John Hewson
What voters really want

One of the most frustrating features of what we pride as our democracy is how some issues that are crying out for solution, or at least government attention, are so easily left to drift. This unfortunately occurs even in the face of irrefutable and mounting evidence as to the magnitude and urgency of the policy challenge, the resolution of which would clearly be in the national interest.

The average voter might reasonably ask: How can this be? Most voters usually rely on the political system working to the national benefit. Indeed, they take great heart from the fact that the “big issues” will be addressed by the processes of our government. These are the issues that are important to them but that they feel powerless as individuals to do much about. They rely on regular elections where they can select a candidate they feel will work to best address their issues and concerns.

In this they know the election process is contestable. Candidates who stand under the banner of one of the major parties first have to win preselection to represent that party. Then of course they need to win the election in their chosen electorate. They also hope by their performance as members to secure long-term preselection. Those who choose instead to run as independents face contests with other issues – importantly, funding and developing policy positions and generally running against party candidates who tend to be better funded and prepared.

Most candidates would claim their motivation in running is “to make a real difference”. When you read their first speeches to parliament, as I have done for some recently, the “difference” is invariably stated as working in the interests of their constituents, not for their career development or personal financial benefit.

However, there are many slips here between the cup and the lips. A party candidate is under considerable pressure to toe the party line, notionally to preserve unity and consistency of message even if the candidate opposes the party’s position. There is not much room or tolerance for nuance.

Right now, in the run-up to the next election, we have several issues where voters are dismayed by the lack of government leadership and moral compass – namely, women’s safety, Indigenous recognition and disadvantage, climate change and aged care. Indeed, not only has the government deliberately neglected these challenges, in some cases they have taken decisions that have made them worse.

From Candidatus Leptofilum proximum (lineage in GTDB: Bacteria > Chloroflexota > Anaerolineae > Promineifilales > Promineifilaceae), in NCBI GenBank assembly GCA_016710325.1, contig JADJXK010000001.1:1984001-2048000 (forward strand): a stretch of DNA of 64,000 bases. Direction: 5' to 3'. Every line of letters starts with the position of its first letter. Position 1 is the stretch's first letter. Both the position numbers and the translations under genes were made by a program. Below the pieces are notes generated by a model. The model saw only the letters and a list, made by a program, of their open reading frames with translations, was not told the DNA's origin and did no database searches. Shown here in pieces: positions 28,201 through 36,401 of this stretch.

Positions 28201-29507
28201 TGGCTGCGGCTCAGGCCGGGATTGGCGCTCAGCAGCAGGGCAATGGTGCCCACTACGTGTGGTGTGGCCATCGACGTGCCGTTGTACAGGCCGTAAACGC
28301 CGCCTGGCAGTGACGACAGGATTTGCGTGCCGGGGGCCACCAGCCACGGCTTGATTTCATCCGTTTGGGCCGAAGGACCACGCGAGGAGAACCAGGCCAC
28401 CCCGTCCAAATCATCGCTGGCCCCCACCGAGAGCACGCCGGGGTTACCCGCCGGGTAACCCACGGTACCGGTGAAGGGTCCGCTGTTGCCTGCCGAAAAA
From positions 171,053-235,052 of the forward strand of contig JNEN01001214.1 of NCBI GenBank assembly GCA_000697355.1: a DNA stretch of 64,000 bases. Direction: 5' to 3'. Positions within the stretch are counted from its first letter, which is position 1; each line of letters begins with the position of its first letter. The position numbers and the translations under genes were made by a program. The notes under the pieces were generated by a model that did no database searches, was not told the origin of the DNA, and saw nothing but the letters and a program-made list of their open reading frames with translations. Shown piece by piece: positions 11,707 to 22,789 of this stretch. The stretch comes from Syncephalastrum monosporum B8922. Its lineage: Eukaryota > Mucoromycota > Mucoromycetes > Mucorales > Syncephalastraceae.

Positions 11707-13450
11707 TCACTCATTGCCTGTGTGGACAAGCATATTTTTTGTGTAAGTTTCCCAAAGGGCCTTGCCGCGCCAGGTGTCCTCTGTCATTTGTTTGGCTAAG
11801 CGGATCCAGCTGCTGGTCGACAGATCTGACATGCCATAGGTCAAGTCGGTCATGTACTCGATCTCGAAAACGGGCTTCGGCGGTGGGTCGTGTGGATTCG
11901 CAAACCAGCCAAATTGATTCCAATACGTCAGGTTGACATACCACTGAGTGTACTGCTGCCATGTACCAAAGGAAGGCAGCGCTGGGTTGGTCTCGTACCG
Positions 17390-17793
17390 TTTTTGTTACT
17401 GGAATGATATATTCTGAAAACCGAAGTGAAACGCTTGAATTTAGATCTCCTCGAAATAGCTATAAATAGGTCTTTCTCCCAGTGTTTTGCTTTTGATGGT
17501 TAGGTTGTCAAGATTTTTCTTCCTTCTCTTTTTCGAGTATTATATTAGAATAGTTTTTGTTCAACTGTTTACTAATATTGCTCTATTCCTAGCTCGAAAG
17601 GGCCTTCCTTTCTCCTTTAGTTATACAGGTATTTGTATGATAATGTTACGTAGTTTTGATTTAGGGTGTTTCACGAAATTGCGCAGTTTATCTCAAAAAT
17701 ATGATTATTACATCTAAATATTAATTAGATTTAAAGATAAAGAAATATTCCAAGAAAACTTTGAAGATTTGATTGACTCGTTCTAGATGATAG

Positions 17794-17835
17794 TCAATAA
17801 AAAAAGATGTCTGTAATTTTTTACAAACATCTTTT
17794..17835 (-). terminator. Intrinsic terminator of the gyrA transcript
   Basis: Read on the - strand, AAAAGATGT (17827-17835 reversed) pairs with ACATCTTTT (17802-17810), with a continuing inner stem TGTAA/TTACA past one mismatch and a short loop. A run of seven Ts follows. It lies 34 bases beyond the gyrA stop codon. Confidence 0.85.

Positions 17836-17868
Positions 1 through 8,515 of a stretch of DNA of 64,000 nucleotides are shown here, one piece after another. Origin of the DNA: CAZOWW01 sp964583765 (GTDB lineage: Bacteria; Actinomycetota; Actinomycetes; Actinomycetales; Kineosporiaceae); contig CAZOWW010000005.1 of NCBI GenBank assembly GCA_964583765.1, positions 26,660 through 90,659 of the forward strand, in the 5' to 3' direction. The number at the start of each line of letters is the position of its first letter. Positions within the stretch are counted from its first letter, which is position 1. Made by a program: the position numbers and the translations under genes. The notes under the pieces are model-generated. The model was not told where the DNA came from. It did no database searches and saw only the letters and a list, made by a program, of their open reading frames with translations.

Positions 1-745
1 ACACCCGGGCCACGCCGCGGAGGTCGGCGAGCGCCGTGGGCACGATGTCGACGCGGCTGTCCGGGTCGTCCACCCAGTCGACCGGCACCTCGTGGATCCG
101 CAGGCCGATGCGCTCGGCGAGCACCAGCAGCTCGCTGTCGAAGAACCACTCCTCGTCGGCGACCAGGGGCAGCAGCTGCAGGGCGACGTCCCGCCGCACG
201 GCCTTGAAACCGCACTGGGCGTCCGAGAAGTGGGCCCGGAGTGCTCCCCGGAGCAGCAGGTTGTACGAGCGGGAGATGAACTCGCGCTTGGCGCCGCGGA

Morrison’s tin-ear response at this week’s women’s safety summit came against the background of his having failed to address accusations of rape, bullying and sexual harassment within the parliament, having closed the Family Court, having in the past been instrumental in cutting emergency financial support to women who suffer domestic violence and, most recently, having failed to fully respond to the Respect @ Work inquiry. In each case he was again seen as lacking genuine concern and empathy. In his keynote to the summit he showed an inadequate grasp of detail and understanding.

The lack of recognition for Indigenous Australians and their disadvantage takes a similar form. Instead of acting, the Morrison government has further disadvantaged First Peoples in its response to Covid-19 and by the inequity of the vaccine rollout.

Similarly, the government has ignored the major recommendations of the aged-care royal commission – it is unmoved in relation to the wages of nurses and other aged-care workers – and is yet to commit to the recommended 10-year reform agenda. Again, the response is no response.

The most difficult policy resistance and intransigence, however, is on climate change. The science is irrefutable. It is widely peer-assessed and agreed by more than 90 per cent of climate scientists. There is very strong and widespread community support for action as revealed in almost every recent poll or survey, by statements made by major industry and civil society groups and many of our key institutions.

But the essential climate change transition to more low-carbon activities and processes is stalled in this country. It has recently been complicated by government commitments to fund new gas-fired power generation and hints of new coal-fired power stations. This comes after decades of denial and misrepresentation on the significance and urgency of the issue and the disruption of the carbon pricing system, which could have been the most cost-effective response to climate. Most recently the government has boasted about emissions reductions achieved during Covid-19, but surely they are not advocating a series of pandemics and resultant recessions to deal with the issue?